By Claire Walla
Christine Fetten is developing a 15-year plan for waste reduction. As Southampton Town’s Director of Facilities Management, she’s been tasked to lead the effort to improve the long-term recycling system laid-out in the town’s overall Comprehensive Plan, which will span through 2025. And as part of this plan, she aims to track every pound of recyclable material that leaves this town, ensuring it all gets disposed of in the most environmentally sound way possible.
Overall, she said the Town of Southampton is recycling more than the national average, for which only an estimated 33 percent of households are actually reported to recycle. Of the residents who use the town’s transfer stations, Fetten said about 51 percent separate out recyclables from their rubbish.
However, she went on to explain that only 15 percent of Southampton Town residents actually use the town’s transfer stations. This is where enforcing recycling efforts can become tricky.
This is not to say 85 percent of the Town of Southampton is not recycling — Fetten made that clear. But, it does mean that 85 percent of town residents use private carters, and where those recyclables end up, Fetten said, is unknown at this point.
But this is just what Fetten aims to find out.
Southampton Town is required to draft a waste management plan by the New York State Department of Environmental Conservation (DEC). The town initially set to work on this document in collaboration with environmental consultants from CDM (Camp Dresser & McKee) and Smith Associates, who recommended the town continue operating its transfer stations. (In addition to facilities in Hampton Bays, Westhampton and North Sea, there is also a smaller transfer station in Sag Harbor.)
However, part of continuing operations included one crucial caveat: “The DEC wants us to gain more information on what all of the town’s garbage is doing,” Fetten explained.
Thus, her department will begin issuing permits to commercial carters in an effort to begin tracking that information.
“We’re looking to obtain: tonnage collected, tonnage disposed of, ultimately tonnage recycled and the location of the receiving facilities and the routes,” Fetten continued.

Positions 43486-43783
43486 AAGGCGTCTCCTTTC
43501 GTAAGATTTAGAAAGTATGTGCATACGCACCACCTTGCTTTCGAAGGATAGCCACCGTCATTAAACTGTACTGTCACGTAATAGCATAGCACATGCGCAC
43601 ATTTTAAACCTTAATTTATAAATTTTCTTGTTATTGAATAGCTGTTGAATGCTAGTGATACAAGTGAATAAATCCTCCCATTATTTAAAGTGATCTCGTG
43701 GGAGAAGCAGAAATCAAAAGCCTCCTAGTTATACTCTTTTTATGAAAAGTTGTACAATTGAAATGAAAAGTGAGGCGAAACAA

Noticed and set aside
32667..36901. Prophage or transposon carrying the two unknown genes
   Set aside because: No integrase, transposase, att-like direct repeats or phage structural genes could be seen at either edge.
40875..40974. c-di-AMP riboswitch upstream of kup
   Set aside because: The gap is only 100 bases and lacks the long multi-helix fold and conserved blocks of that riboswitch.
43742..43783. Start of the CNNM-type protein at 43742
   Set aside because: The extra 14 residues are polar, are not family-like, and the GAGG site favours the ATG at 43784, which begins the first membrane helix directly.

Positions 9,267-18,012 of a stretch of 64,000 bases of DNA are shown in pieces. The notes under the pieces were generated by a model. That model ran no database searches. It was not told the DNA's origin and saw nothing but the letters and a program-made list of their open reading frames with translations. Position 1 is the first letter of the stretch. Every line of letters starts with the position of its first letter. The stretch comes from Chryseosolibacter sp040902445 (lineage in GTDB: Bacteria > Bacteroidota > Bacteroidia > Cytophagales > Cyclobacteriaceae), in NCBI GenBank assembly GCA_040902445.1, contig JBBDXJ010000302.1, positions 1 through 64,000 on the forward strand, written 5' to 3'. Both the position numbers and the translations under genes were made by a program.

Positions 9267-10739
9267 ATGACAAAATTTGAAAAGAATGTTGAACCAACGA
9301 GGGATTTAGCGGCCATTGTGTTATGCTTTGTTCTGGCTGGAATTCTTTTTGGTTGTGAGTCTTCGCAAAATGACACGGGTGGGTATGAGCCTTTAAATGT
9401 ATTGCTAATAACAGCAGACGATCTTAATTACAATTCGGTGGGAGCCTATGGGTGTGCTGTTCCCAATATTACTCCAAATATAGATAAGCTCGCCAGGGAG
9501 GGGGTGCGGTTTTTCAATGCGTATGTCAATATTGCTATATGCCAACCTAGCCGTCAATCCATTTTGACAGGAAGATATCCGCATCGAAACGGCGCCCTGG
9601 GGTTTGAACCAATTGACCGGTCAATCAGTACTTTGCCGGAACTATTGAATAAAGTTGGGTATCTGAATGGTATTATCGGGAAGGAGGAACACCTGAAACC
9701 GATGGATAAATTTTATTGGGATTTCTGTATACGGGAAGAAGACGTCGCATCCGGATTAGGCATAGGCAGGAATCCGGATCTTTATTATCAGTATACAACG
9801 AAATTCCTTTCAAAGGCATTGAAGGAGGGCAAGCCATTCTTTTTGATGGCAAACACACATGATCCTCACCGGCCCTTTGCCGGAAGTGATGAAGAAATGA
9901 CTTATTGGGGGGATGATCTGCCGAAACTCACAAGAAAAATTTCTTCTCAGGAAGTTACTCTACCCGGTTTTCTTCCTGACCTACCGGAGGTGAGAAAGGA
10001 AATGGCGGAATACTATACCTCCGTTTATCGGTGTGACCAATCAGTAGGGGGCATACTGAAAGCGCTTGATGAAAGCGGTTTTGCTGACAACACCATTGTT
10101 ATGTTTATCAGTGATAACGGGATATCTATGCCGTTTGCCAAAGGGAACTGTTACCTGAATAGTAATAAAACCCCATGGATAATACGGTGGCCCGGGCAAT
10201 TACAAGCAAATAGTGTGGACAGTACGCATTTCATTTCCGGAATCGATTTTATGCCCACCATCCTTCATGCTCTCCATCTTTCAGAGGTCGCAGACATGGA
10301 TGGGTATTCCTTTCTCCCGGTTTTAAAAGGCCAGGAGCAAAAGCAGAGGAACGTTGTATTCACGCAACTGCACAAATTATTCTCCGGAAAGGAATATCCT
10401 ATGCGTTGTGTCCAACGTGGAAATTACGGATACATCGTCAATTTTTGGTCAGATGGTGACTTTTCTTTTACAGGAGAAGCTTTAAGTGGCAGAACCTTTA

By collecting this information, Fetten said the town will “Gain an idea of the recycling rates in all parts of the town.”
Currently, she said the town itself is making all efforts to dispose of waste products in ways that minimize their impact on the environment.
“We bring our co-mingled [garbage] to the town of Brookhaven,” Fetten explained. “Plastics are generally baled and loaded into a trailer for overseas transportation containment.”
She said paper is also baled and sent overseas, but the town receives money for these recyclables.
“Waste management is set up to be an enterprise account,” Fetten continued.
So, the fees associated with the sale of recyclable materials go toward running the town’s transfer stations. So does the sale of compost to commercial carters, which is $2 a yard when loaded on site, and $3 a yard when delivered by the town. (It’s free for residents.)
“In addition to being sustainable, we need to make sure we’re covering our costs.”
Fetten said the town sends recyclable materials (paper, cardboard and metal) to Gershow Recyclables in Nassau County; it sends e-waste (including computers, cellular phones and televisions) to e-Scrap Destruction up island; and it takes all other recyclable materials (including glass and plastic) to Brookhaven Town’s recycling facilities, where Fetten said they are reduced and reused.
However, not all materials that can be are currently recycled. Fetten said her department is looking into ways to properly dispose of batteries and Styrofoam. While rechargeable batteries can most often be returned to the store where they were purchased, at this point Fetten said alkaline batteries can only be chucked into green bags, which eventually end up at a landfill.
The same is true for Styrofoam.
“There’s no longer a recycling facility on Long Island for that,” she explained. “At least not that I know of. That’s why it goes in a green bag [used for generic trash].”
She said the town is looking into opportunities to ultimately bale these products and then sell the materials for market value.
In the end, while Fetten said the town will continue to explore the most cost-effective and environmentally sustainable recycling options, and will continue to explore newer recycling technologies, she said the overall message is tied to a much bigger picture.
According to statistics compiled by CDM & Smith Associates, individuals in the Town of Southampton generate an average of 4.43 pounds of waste materials a day. And with a year-round population of 60,000, which is estimated to climb to 180,000 in the summer months, Fetten said, “that’s a lot of waste!”
The ultimate goal is waste reduction, she continued. In part, this is contingent on state and federal governments, which have the power to introduce new technologies, like soy-based Styrofoam, which decomposes instead of being co-mingled with regular rubbish and tossed in a landfill.
But, on the local level, Fetten said the town needs to work on fostering sustainability goals and options. Not only encouraging residents to recycle, but teaching them how to cut-down on their waste from the get-go.
“There are so many different opportunities for the population to make choices” about the materials they use, Fetten continued. “That’s really the goal of our education and outreach program: To provide that information to the public.”
The public comment period on the town’s Waste Management Plan will be open through January 31. The public is invited to review the plan online or in the town clerk’s office, and submit comments.